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No inconsistency with blocking Garland but confirming Barrett

Originally published in the Houston Courant.

There is nothing inherently inconsistent with the Senate blocking Merrick Garland in 2016 but confirming Amy Coney Barrett in 2020.

But let’s make sure we’re using the right reasons in our arguments.

The Constitution is clear: the President has sole power to nominate Supreme Court justices, and a President’s power continues not only until Election Day, but all the way until noon on January 20th—Inauguration Day.

So, President Trump is not crossing Constitutional lines by nominating a replacement for Justice Ginsburg a mere 38 days before Election Day. Neither was it Constitutionally wrong for President Obama to nominate a Supreme Court justice during a Presidential election year.

But the President never has sole power to unilaterally appoint a Supreme Court justice. The actual appointment must be made “by and with the advice and consent of the Senate.”

The Senate has the power to accept or reject a name put forward by the President. And if the Senate disapproves of a nominee, the Senate is always well within its rightful power to decide not to confirm—or even not to hold a vote—on that nominee.

When it comes to procedural issues, I reject the hypocritical reasoning that calls for one standard when in power and another standard when in the minority. Anyone who is calling for a quick nomination now—but who also stated in 2016 that a Supreme Court vacancy in an election year must remain open out of deference for the next administration—is using terribly inconsistent logic.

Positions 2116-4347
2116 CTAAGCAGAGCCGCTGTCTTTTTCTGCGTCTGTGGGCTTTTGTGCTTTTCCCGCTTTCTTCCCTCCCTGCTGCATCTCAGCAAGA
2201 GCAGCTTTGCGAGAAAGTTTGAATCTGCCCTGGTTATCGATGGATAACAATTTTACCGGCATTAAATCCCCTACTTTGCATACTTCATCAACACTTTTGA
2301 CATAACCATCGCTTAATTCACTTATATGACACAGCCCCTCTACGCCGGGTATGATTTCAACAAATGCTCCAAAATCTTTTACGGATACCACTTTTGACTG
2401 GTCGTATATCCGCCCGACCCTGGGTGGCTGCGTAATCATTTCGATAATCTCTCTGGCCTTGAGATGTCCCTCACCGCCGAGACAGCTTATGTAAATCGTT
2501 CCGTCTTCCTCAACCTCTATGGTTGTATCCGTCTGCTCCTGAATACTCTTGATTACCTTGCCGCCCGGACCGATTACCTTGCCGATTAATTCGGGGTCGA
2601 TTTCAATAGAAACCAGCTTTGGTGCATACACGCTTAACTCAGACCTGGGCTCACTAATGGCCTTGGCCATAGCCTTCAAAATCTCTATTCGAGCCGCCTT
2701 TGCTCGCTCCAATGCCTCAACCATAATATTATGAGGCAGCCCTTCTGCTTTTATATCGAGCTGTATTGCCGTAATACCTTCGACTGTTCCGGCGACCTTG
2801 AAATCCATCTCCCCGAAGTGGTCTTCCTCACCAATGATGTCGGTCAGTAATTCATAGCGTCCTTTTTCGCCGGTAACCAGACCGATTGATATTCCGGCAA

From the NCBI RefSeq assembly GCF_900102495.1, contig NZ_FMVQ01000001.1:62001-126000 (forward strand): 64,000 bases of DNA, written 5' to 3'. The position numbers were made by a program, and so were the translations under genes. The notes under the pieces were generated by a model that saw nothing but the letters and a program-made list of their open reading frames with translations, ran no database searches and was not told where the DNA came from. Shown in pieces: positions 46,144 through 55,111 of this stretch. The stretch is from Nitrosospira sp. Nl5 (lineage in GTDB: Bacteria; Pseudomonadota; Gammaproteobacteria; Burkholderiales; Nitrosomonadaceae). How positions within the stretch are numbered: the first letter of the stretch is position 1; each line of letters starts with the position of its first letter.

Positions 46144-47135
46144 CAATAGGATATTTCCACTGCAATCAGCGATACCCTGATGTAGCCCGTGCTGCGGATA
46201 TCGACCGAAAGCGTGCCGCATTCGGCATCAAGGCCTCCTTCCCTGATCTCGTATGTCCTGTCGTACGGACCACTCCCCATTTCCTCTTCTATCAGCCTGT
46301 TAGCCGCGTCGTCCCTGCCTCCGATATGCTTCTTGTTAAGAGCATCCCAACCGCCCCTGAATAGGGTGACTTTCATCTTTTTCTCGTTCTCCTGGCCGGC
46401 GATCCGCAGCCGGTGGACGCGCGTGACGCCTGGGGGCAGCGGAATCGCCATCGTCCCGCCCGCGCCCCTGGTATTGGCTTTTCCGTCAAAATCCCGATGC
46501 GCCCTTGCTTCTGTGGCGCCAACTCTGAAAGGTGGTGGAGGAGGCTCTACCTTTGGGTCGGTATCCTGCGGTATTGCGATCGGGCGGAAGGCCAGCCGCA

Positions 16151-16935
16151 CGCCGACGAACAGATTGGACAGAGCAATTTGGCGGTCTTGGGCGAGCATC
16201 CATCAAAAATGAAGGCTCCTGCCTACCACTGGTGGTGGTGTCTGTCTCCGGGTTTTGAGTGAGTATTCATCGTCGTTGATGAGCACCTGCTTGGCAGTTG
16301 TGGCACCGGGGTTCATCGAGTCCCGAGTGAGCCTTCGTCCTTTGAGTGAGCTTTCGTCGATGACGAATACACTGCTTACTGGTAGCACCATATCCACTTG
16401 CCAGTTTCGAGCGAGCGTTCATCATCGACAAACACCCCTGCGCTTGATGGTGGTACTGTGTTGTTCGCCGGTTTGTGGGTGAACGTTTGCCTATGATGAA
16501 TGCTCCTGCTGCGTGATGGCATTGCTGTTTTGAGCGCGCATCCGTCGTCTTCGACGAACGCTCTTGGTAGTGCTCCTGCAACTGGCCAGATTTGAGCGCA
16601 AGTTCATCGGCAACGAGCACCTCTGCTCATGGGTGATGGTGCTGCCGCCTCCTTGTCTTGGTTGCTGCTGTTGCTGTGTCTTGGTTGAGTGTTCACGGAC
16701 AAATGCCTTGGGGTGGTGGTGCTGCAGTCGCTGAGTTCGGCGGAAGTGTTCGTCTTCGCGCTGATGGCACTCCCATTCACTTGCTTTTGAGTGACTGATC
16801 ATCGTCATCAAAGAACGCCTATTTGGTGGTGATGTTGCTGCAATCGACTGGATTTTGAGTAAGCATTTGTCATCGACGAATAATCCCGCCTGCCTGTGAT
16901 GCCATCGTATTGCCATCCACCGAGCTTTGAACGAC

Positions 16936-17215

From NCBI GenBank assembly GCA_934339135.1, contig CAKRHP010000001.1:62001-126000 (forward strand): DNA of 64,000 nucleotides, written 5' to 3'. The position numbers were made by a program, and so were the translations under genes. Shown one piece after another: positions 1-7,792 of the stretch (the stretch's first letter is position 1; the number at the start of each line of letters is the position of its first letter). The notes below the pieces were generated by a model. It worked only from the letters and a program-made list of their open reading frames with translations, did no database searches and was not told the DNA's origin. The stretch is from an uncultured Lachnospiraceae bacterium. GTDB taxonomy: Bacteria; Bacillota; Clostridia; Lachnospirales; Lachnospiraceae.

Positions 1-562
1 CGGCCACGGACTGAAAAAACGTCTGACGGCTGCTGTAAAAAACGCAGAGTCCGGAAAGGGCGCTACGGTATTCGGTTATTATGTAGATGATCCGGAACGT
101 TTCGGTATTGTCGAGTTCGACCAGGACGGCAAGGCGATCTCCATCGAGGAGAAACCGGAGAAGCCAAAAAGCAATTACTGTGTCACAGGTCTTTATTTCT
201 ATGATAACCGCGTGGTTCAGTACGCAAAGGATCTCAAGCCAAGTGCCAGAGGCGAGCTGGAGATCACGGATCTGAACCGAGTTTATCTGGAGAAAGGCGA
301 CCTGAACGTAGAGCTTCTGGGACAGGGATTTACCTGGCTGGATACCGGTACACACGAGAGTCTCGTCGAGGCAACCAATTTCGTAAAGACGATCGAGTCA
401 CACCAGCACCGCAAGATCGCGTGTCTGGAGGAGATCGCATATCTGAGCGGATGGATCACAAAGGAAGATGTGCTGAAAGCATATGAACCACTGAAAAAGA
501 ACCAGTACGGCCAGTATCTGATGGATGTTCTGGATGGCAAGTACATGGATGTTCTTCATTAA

Instead, we should hold the President and the Senate to Constitutional standards—both in procedure and substance.

Back in 2016, Gun Owners of America stood on principle to oppose Merrick Garland’s nomination. The reasons had nothing to do with the fact that it was an election year and everything to do with his interpretation of the Constitution. GOA pointed to Garland’s record of denying that the Constitution upheld an individual right to keep and bear arms as disqualifying him from holding the office.

Others agreed and called on Senators to approve only a nominee who agreed that “there is an individual right to keep and bear arms, that all Second Amendment cases be considered under strict scrutiny, and that the legal concept ‘in common use at the time’ must, at a minimum, apply to weaponry carried by soldiers for battlefield use, in addition to those commonly used for self-defense and sport.”

Here in 2020, GOA stands on the same principles in recognizing Amy Coney Barrett as an “apparent strong choice” for Supreme Court justice, noting her “willingness to examine and apply the Second Amendment as written, by looking at its text and using history as a guide, instead of engaging in the judge-empowering interest balancing that has run rampant in the lower courts.”

Not only does the President have power to nominate a Supreme Court Justice all the way until noon on January 20th, he also has a responsibility to use that power in a manner that preserves, protects, and defends the Constitution. In other words, a President must nominate only someone who will faithfully uphold the Constitution.

Likewise, each Senator has sworn an oath to “support and defend the Constitution . . . against ‘all enemies, foreign and domestic,’” and to “‘faithfully discharge the duties of the office’ . . . .”

Instead of making up rules and customs based on which direction the political wind is blowing, we should be clear about our principles. And regardless of our beliefs on Constitutional interpretation or on our Constitutional rights, we must never hold up false standards for the President that have absolutely no Constitutional basis.

Gun owners across America must be very clear that we will support or oppose nominees based on our belief of whether they will faithfully uphold the Constitution and defend all of the rights it protects—including the individual right to keep and bear arms.

And we should call on our President and Senators to do the same.